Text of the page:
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Endocrine Society Urges NIH to Delay Public Access Plan


CHEVY CHASE, Md., Nov. 12 /PRNewswire/ -- The Endocrine Society today asked the National Institutes of Health (NIH) to delay implementation of its plan to enhance public access to scientific research. While The Endocrine Society supports the concept of open access, it cannot support the NIH's proposal, as it raises several concerns and questions that must be addressed before any new policy can be applied.


In a letter sent to NIH Director Elias A. Zerhouni, M.D., The Endocrine Society shared several concerns regarding the NIH plan.


"We not only support free access to literature," writes Endocrine Society President Anthony Means, Ph.D., "we have invested our financial resources in developing and implementing definitive Web technology to accomplish this."


The Society currently makes all accepted manuscripts from its four peer- reviewed journals immediately available, without charge, to the public through its Web site. All of the Society's final published content also becomes available, free-of-charge, after 12 months.


The Endocrine Society's letter notes that the NIH plan duplicates existing resources; uses an untested publishing model; and leaves several unanswered questions regarding costs and measurements. The Society also conveys disappointment that in developing its plan for public access, the NIH failed to consult with established members of the scholarly publishing community, many of whom have advocated for NIH funding increases in recent years.


"The Endocrine Society is gravely concerned about the effect this wholesale shift in policy will have on the publishing models of the scholarly publishing community," notes the letter.


While the NIH calls for publicly funded scientific research to be freely available after six months, it has not shared the methodology and data used to establish this timeframe. A majority of journal publishers have determined that a 12-month free access policy is more sustainable than a six-month policy. The Endocrine Society also points out the NIH's failure to provide information about how it will assess the effectiveness of its policy and monitor its impact on stakeholders.


"We urge the NIH not to implement this proposal until sufficient data are collected to gauge the impact -- economic and otherwise -- of such a policy," said Dr. Means who offered to work with the NIH to revise their plan.


"We suggest there are other models that the NIH can use to promote open availability of scientific information and manage its research portfolio, and we would be happy to be part of a process to develop such models."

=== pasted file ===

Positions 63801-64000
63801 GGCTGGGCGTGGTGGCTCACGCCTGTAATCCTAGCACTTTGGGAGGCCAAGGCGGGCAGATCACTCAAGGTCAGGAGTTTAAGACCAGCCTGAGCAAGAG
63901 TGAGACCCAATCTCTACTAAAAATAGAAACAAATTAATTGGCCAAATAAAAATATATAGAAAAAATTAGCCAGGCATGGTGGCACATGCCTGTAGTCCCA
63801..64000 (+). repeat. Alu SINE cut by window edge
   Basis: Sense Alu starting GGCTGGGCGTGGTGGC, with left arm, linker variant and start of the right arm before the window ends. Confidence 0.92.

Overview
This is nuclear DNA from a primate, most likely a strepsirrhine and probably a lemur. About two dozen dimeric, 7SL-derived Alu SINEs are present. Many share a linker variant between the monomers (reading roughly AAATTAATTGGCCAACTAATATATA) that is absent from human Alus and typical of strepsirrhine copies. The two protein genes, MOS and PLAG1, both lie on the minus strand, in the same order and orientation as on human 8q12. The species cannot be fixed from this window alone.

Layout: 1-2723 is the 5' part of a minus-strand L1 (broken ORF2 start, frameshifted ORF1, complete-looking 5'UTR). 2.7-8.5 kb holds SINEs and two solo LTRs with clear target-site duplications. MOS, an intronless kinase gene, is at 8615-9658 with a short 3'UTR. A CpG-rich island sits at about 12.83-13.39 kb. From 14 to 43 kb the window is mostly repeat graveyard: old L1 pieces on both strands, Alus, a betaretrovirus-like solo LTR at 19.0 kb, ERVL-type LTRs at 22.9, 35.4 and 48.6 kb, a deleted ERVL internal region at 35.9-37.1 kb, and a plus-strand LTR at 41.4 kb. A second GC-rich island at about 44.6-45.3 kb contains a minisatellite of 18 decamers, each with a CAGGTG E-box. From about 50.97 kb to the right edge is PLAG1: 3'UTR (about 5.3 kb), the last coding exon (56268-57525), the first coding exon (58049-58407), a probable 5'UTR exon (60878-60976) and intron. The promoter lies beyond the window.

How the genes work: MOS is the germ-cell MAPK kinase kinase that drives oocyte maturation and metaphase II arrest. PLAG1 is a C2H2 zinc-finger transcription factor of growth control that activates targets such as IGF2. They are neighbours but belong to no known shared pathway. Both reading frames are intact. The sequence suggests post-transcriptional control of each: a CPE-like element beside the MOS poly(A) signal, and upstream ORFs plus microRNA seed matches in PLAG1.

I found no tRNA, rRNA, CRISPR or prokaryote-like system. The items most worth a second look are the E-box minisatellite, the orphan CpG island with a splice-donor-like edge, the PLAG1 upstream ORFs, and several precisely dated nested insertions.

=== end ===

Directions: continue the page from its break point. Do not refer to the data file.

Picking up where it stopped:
Founded in 1916, The Endocrine Society is the world's oldest, largest, and most active organization devoted to research on hormones, and the clinical practice of endocrinology. Today, The Endocrine Society's membership consists of over 11,000 scientists, physicians, educators, nurses and students in more than 80 countries. Together, these members represent all basic, applied, and clinical interests in endocrinology. The Endocrine Society is based in Chevy Chase, Maryland. To learn more about the Society, and the field of endocrinology, visit our web site at http://www.endo-society.org


SOURCE The Endocrine Society

CO: Endocrine Society; NIH; National Institutes of Health

ST: Maryland


Web site: http://www.endo-society.org


11/12/2004 10:22 EST

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I don't think it is about us. I think it is about donor fees, funds, grants, symposia, abstracts, speaker fees, and fame, not to mention admiration from friends and colleagues.


Sadly, we have a few doctors who have forgotten why they are doctors. My uncle is a doctor - quite a surgeon amongst his colleagues, and he is quick to tell me all of the papers he has spent his lifetime on... and the lectures and the travels.... but I wondered as he once talked with me about his personal accomplishments amongst his colleagues... if he felt the same pride when he put humpy dumpty back together again...


if he felt that same glow when he put shattered limbs, flesh, and soul back together again.


Mother called me last week to tell me that my uncle was so upset, that he couldn't ski anymore, he tore his retina.

I can't ski - too weak.


Wonder if he can operate anymore.


God thing?


I went to a Healthcare Design Conference last week and had a blast listening to the case studies presented by design professionals solving problems in our hospitals and healthcare facilities. These people have the patients, doctors, and hospital staff as primary focus. It was like... here is the problem, and here are our constraints, and this is how we solved it and look at the result Whoo Hoo! :unsure:


The breakouts presented by the academia though...

I wonder about those published studies. (Skeptic)


But... I have a medical library card... and am glad to use it for you! Just ask!

There is always another way :(

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Amen to that Deb!! If it comes from taxpayer money, it should be available to any taxpayer. I don't get it either.

kristy-maybe there is a "smoking gun" somewhere in that medical library! Wouldn't that be a hoot!!




Love, Sheryl

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